If there is one thing the Germans love, it’s holidays. And no month is as jam-packed with holiday spirit as May.
May has more national and regional holidays than any other month on the German calendar, with a whopping five. These include:
- Tag der Arbeit (Workers' Day)
- Christi Himmelfahrt (Ascension)
- Pfingstsonntag (Pentecost)
- Pfingstmontag (Pentecost Monday)
- Fronleichnam (Corpus Christi)
While all of these holidays are celebrated throughout Germany, only three are recognized nation-wide (Labor Day, Pentecost Monday, and Ascension). Pentecost Sunday is only an official holiday in Brandenburg, and Corpus Christi is only recognized in Baden-Württenberg, Bavaria, Hesse, North Rhine-Westphalia, Rhineland-Palatinate, and Saarland.
It's appropriate that the month begins with Workers' Day, because all of these holidays are great for the gainfully employed. So many days off! Be sure to plan ahead, though, because all stores and supermarkets will be closed. For unprepared international students, this often results in a day of Doener Kebab and Netflix (not a terrible outcome). This is another reason why it is always good to befriend German classmates: they'll make you aware of the quirks of your region.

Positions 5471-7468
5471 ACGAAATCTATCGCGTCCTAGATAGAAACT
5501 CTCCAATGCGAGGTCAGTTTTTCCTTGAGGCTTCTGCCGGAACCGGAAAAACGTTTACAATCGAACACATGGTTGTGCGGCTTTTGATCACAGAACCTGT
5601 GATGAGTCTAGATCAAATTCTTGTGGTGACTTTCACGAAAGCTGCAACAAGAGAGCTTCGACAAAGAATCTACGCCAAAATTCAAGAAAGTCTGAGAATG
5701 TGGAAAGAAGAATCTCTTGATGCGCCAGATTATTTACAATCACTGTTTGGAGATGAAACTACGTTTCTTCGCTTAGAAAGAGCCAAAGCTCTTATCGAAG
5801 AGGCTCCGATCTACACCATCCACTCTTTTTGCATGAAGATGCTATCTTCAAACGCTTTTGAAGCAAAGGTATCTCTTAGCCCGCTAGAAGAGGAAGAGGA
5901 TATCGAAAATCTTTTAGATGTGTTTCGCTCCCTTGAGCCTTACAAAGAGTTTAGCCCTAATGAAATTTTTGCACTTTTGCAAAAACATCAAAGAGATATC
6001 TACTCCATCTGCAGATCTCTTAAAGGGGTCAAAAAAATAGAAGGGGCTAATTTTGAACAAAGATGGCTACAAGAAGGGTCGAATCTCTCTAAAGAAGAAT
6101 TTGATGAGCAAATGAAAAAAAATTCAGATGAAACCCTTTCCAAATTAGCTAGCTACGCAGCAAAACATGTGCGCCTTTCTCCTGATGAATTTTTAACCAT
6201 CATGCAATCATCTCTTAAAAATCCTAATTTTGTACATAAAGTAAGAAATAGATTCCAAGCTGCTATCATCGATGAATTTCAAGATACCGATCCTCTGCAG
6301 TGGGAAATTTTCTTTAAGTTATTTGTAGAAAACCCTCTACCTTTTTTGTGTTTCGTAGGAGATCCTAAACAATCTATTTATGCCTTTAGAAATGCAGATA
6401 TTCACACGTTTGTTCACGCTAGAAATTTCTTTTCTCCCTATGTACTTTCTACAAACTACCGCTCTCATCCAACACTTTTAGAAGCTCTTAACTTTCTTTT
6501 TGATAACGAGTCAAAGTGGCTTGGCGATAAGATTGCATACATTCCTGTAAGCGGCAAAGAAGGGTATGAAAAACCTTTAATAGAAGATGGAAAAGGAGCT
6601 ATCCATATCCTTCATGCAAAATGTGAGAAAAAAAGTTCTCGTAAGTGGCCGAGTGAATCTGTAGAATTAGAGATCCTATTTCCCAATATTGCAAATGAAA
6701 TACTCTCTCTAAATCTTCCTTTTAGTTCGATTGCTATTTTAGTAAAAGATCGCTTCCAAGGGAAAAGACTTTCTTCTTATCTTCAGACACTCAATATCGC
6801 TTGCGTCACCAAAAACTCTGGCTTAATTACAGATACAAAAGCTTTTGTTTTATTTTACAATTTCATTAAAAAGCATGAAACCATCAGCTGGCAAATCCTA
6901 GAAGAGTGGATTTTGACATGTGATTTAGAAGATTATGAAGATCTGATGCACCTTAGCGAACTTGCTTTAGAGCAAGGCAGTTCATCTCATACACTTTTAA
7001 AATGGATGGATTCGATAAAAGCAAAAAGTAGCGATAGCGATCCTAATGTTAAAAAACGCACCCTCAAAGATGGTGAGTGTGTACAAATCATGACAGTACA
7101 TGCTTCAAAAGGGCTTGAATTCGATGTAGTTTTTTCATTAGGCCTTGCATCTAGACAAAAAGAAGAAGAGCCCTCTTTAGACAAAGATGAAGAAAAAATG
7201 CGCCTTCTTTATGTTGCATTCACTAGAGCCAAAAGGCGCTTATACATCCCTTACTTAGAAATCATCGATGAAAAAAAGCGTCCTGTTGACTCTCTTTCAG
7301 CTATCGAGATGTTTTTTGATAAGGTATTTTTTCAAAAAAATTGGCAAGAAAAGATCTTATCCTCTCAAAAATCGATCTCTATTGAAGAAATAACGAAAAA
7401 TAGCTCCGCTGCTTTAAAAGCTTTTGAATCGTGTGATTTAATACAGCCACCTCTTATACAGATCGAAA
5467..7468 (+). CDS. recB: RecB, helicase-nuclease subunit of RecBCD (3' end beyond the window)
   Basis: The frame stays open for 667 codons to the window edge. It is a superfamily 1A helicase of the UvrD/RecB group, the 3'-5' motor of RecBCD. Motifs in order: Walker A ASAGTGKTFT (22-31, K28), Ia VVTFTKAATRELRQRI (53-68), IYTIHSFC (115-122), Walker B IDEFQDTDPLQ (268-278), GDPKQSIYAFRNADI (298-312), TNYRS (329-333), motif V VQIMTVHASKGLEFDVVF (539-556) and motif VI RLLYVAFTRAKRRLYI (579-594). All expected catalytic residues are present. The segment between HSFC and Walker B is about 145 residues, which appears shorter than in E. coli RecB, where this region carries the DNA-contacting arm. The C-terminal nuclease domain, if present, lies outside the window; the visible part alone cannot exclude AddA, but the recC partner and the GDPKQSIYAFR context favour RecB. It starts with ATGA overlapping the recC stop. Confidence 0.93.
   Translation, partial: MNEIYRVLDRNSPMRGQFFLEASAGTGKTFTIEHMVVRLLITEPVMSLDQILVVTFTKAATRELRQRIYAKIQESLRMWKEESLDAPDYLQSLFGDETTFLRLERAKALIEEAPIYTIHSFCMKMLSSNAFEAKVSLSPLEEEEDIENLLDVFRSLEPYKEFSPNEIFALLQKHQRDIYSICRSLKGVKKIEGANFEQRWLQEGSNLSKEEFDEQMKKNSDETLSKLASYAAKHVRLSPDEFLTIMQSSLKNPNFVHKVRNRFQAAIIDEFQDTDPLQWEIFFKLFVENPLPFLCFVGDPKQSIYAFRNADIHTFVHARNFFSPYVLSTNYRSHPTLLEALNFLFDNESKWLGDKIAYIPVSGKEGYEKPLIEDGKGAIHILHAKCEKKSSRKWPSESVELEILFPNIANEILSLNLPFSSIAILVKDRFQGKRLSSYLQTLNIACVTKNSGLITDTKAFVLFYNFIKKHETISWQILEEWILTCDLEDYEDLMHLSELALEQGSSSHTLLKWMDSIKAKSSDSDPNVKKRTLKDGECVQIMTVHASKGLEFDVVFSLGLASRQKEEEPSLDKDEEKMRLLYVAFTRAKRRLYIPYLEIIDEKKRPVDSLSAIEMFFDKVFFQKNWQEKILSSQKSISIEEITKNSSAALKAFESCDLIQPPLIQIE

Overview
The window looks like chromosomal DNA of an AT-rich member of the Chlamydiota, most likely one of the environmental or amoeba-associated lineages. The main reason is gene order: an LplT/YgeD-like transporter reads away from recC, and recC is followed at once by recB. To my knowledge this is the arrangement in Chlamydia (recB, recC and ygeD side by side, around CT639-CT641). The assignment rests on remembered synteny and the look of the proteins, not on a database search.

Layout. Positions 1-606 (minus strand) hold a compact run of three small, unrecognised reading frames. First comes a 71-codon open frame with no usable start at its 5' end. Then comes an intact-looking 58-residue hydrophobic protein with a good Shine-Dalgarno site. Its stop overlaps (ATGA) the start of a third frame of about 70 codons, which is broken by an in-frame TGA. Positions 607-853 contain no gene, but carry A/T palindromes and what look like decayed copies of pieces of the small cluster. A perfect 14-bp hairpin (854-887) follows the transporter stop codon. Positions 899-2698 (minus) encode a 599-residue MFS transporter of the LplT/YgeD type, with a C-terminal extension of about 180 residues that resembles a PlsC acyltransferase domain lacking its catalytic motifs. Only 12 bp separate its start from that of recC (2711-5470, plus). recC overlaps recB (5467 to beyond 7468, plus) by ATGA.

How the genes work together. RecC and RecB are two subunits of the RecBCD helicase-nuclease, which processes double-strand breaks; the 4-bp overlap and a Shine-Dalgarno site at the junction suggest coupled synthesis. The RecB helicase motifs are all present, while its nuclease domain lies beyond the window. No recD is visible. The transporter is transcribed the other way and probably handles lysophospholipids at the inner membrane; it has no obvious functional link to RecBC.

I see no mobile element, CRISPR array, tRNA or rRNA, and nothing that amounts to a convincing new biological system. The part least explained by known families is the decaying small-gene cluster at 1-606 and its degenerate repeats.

There are also several informal holidays in Germany that occur in May. Our favorite is Vatertag, which is celebrated on the same day as Ascension. Men across the country load up wagons with beer, wine, and snack and walk around the forest for the day. It's no surprise that alcohol related accidents rise three-fold on Father's Day in Germany. Mother's Day is celebrated every May on the second Sunday of the month. And unlike Vatertag, Muttertag is much closer to its American counterpart.
When you're in Germany, May will be a great time, full of festivals and parties and holidays. But as much fun as all these holidays can be, in our experience, the most magical part of May is all the extra time to study!